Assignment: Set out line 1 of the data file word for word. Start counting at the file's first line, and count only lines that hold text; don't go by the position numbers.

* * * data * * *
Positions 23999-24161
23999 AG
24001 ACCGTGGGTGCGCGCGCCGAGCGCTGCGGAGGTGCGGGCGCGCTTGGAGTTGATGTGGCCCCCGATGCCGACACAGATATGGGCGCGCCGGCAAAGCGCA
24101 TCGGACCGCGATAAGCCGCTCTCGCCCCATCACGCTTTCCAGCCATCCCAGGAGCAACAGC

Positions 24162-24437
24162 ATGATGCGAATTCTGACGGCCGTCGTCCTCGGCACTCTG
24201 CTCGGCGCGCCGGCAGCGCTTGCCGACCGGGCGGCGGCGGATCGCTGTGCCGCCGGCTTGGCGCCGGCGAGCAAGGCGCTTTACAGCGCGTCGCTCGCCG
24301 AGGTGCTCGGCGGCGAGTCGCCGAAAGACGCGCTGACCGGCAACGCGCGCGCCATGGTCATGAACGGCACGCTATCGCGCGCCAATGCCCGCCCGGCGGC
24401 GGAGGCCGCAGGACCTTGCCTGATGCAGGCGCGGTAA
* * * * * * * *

Positions 23999-24161